And my opinion, though I hate that I actually think it’s correct, is that it wasn’t so much that the DCEU had a movie problem inasmuch as it had a Zack Snyder problem. General audiences couldn’t trust him after Man of Steel and the studio wouldn’t trust him after Batman vs. Superman’s reception. With him stepping down to pursue his own projects — to which I wish him all the luck — the DCEU will have less baggage weighing it down for future films.
Understandably, it’s a huge disappointment that Justice League didn’t perform so well. But there’s no need to treat it as a season finale that failed to deliver. Rather, I like the take put forward by Forbes’ Scott Mendelson — that the film is instead a pilot episode that gives us an idea of what’s to come for the rest of the season.
Yes, like many pilot episodes, it has a few kinks it needs to work out. And yes, there are things I wish had been changed. But mostly, Justice League gave us a core six characters who were engaging, well-written, and interesting — both on their own and as a team.
It introduced us to three characters who we’re now excited to see in their own films, while fleshing out three of the most iconic characters in popular culture. That’s a great place to begin the rebuilding process.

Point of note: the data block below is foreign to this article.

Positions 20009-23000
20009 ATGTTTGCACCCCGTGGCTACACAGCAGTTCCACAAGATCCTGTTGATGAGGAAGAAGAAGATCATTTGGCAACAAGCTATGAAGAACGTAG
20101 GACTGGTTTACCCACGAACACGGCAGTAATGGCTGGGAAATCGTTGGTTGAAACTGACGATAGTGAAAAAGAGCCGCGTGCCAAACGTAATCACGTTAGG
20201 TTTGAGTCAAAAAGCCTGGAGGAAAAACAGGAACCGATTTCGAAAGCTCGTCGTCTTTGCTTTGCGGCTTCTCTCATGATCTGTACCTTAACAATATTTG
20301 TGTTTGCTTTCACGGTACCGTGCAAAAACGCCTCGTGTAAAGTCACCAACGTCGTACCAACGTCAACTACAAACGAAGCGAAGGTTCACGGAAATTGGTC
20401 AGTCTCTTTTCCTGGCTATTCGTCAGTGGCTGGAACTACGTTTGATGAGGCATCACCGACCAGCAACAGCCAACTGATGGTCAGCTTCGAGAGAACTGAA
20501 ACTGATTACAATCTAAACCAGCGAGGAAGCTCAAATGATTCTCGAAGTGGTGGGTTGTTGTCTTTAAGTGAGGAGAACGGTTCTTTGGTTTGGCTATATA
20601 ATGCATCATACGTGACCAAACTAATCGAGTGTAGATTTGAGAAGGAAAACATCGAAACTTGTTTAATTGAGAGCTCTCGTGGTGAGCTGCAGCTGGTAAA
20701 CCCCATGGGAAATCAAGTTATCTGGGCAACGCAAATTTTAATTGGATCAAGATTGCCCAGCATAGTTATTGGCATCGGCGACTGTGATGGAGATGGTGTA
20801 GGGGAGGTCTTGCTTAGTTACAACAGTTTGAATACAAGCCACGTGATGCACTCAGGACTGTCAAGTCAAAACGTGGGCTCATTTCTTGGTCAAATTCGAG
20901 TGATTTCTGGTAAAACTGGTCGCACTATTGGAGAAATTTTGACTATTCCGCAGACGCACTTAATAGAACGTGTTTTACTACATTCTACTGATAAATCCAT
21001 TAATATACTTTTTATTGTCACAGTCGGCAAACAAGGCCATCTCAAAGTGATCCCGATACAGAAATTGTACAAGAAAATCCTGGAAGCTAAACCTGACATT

In fact, what I want from the DCEU moving forward is to go ahead and do what Geoff Johns was hoping to do all along in a post-Justice League world (and what I wrote about here back in September): Less focus on one overarching narrative, more attention to individual characters and storylines.
Johns spoke of wanting to create films that weren’t just “a movie about another movie” or having to worry about connecting each film to every movie. This is still a goal that can be achieved in this next era of DCEU films without having to do a hard reboot of the characters or the universe.
It is possible to have a shared universe without having to hammer it in your audience’s brains every other moment that these characters exist in the same world. In fact, I find that preferable. After all, comic books themselves do it all the time. Each character has his or her own monthly that only occasionally crosses over with other characters, and only rarely evolves into a full-scale crossover event.
So, rather than rebooting the entire universe, my hope is that the WB doesn’t go full-scale reactionary decision-making when it comes to the DCEU. My hope is that they take the correct lessons from both the success of Wonder Woman and the underwhelming reaction to Justice League — leave the writers and directors alone so they can make their best own best film, give the creative team the latitude to develop their characters, and focus on good, individual storytelling rather than forcing connections where they don’t need to be.
This next year is a quiet one for the DCEU fandom, with only James Wan’s Aquaman slated to come out in the winter of 2018. As much as I wish we had more films coming out with these characters that I love so much, I’m mostly relieved to know that WB will be spending most of 2018 behind closed doors and hopefully making good decisions for the franchise moving forward.
It’s been a rough end of the year to be a DCEU fan, but like the titular characters in this movie franchise, I still have hope.